When Less Is More

by | Aug 10, 2021

When we’re looking to change or improve something, it’s in our nature to add rather than subtract. That’s the conclusion of recent research titled People systematically overlook subtractive changes in the journal Nature.

Consider the Lego structure below — if presented with this structure and a pile of additional Lego blocks how would you change it so that it could support a masonry brick without crushing the little Lego dude?


The vast majority of people presented with this Lego problem added blocks under the roof to make it more stable while only a small percent chose to remove the one pillar support block so that the roof sat flush on the base. Even when participants were prompted to think of subtracting by being charged ten cents for each Lego added, only 41% solved the problem by removing the single support pillar.

The research went way beyond just Lego structures. Over a course of years, the researchers asked participants “to make changes to designs, essays, recipes, itineraries, structures and even miniature-golf holes.” In each experiment, the studies showed that people’s first instinct is to change things by adding. Source.

In his book Subtract, Leidy Klotz, one of the study authors, describes an experiment where the researchers asked participants to improve an itinerary for a day spent in Washington, D.C.:

Over the course of fourteen consecutive hours, this itinerary had the participants visiting the White House, Capitol Building, Washington National Cathedral, United States National Arboretum, the Old Post Office, and Ford’s Theatre; with additional stops to pay their respects at the Lincoln, World War II, and Vietnam Veterans Memorials; and, rounding out the itinerary, a museum visit, shopping, and lunch at a five-star bistro. Travel time alone between all these stops would exceed two hours, and that is before considering D.C. traffic. Participants saw this original itinerary in two sections: “Morning: 8:00 a.m.–3:00 p.m.” and “Afternoon/Evening: 3:00 p.m.–10:00 p.m.” Using a drag-and-drop interface, participants could change their itinerary by rearranging, adding, and subtracting activities. Only one in four participants removed activities from the packed original.

Solving problems or making improvements by subtracting rather than adding can provide benefits:

  • Subtracting can lead to use of less resources which saves cost and can provide an environmental benefit. A good example of this the hollow brick invented by Anna Keichline in 1927. “Before Anna Keichline, building blocks were solid. Solid blocks built Mesopotamian homes, Rome’s Colosseum, Coba’s pyramid, and the Washington Monument. If your house is more than a century old, it probably rests on solid blocks. But, in her 1927 patent for the K-brick, Keichline subtracted that mass. Keichline the engineer knew that as long as the load-bearing outside parts of the blocks were solid, the insides could be hollow. And Keichline the architect knew that hollow blocks would appear exactly the same from the outside.” Source. By removing the inside of bricks, the cost of the bricks went down as did the weight, making them easier to handle and less costly to transport. Here’s a solid brick, an early K-brick and its modern manifestation:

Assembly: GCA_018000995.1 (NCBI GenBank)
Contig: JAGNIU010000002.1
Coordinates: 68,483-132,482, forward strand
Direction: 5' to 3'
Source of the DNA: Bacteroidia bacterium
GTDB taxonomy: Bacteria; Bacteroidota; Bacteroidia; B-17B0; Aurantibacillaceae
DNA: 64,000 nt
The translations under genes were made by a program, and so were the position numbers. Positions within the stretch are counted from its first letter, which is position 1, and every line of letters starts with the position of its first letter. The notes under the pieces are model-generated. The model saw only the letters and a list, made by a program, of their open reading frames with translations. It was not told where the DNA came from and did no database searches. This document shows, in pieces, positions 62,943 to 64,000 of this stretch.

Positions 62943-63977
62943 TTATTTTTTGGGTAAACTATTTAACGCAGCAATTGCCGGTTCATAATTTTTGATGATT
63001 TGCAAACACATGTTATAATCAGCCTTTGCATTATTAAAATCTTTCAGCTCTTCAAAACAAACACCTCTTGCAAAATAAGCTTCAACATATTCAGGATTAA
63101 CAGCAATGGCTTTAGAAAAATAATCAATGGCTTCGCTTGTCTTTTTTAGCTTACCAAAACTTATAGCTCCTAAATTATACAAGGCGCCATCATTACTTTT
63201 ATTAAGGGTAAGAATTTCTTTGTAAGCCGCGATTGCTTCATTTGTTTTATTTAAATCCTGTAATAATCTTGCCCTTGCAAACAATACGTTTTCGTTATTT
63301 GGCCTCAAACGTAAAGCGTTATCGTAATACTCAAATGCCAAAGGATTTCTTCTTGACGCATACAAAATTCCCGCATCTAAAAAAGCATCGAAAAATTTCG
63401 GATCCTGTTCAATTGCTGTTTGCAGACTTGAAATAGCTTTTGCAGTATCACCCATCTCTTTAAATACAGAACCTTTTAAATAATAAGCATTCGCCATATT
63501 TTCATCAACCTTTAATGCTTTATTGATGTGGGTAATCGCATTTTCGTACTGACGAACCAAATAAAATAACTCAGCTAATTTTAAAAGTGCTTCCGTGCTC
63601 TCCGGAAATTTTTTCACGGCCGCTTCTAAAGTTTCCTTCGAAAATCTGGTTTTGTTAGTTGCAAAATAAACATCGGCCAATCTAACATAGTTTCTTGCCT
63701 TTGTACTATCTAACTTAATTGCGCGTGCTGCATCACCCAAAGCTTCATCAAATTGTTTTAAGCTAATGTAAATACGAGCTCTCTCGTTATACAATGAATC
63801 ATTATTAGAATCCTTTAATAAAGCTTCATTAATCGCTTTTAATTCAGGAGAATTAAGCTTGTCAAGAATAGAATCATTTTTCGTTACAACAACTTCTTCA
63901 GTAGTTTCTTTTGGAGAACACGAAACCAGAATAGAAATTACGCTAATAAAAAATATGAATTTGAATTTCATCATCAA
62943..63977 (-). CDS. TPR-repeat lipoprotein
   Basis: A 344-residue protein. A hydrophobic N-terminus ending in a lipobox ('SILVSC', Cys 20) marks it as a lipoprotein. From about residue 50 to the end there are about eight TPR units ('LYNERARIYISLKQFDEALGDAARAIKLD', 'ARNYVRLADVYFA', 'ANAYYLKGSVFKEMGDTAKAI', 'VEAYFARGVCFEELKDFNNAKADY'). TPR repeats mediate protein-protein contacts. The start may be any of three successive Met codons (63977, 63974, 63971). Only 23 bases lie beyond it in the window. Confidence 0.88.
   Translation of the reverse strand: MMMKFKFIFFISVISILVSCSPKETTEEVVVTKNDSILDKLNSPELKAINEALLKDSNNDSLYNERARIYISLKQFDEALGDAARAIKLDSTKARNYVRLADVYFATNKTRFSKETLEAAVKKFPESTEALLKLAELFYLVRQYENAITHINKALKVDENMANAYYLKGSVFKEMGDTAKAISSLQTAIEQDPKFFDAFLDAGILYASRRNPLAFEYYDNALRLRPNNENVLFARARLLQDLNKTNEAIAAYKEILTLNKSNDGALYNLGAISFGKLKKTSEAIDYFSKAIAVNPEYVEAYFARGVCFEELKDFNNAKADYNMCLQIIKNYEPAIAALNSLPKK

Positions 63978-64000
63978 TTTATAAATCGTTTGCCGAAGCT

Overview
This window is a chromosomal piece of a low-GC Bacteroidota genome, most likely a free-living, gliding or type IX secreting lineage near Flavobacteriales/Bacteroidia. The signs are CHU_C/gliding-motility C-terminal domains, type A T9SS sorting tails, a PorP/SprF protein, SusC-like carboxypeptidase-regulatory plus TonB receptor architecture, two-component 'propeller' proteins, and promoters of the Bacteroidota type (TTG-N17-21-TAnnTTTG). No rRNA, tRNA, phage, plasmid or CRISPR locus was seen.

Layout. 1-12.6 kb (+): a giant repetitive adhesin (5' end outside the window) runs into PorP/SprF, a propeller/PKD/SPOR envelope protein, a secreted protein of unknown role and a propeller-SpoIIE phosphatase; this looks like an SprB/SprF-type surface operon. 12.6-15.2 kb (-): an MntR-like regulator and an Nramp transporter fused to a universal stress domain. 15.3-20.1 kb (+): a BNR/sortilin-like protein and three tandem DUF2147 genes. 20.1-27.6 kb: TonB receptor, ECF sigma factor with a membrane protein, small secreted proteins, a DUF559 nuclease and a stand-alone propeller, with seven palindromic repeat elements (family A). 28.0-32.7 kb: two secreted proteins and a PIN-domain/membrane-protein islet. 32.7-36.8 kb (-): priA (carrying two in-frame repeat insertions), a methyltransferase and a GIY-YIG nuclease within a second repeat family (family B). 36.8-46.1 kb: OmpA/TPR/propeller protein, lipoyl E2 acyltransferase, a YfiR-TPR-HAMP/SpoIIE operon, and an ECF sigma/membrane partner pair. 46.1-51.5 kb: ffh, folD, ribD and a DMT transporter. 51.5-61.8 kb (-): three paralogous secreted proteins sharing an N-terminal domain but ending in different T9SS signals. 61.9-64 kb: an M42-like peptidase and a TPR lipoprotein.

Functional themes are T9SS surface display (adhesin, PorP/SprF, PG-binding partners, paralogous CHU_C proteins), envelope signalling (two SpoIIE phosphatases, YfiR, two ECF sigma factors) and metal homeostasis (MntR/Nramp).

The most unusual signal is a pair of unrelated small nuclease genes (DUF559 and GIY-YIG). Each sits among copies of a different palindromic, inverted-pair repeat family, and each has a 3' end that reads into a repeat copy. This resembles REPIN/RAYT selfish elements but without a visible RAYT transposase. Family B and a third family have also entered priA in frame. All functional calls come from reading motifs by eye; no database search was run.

• Subtracting can provide additional resources to be used elsewhere. “When we add to change a system, we are left with the improved system. But when we subtract to improve a system, we are left with the new-and-improved system, plus whatever we have taken away from the old one.” For example, the removed center of bricks can be used to make additional bricks and the dough removed from the center of doughnuts can make doughnut holes.
  • A subtracting solution might be a better result than an adding one. Since learning of this research and reading Leidy Klotz’s book I’ve tried to include subtracting in brainstorming solutions. For example, recently we determined that one of our client teams is understaffed — there is just too much work for the four members of the team. Our first thought was “who should we add to the team?” But then we stopped and asked, “how can we subtract?” By asking this question we saw that a better solution was to reduce the workload of two of the team members on other client teams so they have more time to focus on the client at issue. That’s a better solution than adding because smaller teams tend to be more effective than larger ones. For more on that point, check out this IFOD: Why Throwing People At A Project Will Slow It Down
  • Less can enhance to happiness. Subtracting can provide time which is a non-renewable resource. Research has found that spending money to save time — like spending money on services like cleaning, cooking, and household maintenance — leads to greater life satisfaction than money spent to buy tangible items. Source.

That humans default to adding rather than subtracting is a cognitive bias of which we should be aware. Instead of approaching a problem only by thinking of what we can add, we should also think about what we can subtract.


  1. The first thing in solving any problem (and some say up to 85% of the work to get a solution) is awareness. Now that you have shared this and created awareness, I can use it. Thanks John

  2. If only the federal government worked by subtracting, the country would be far better off!


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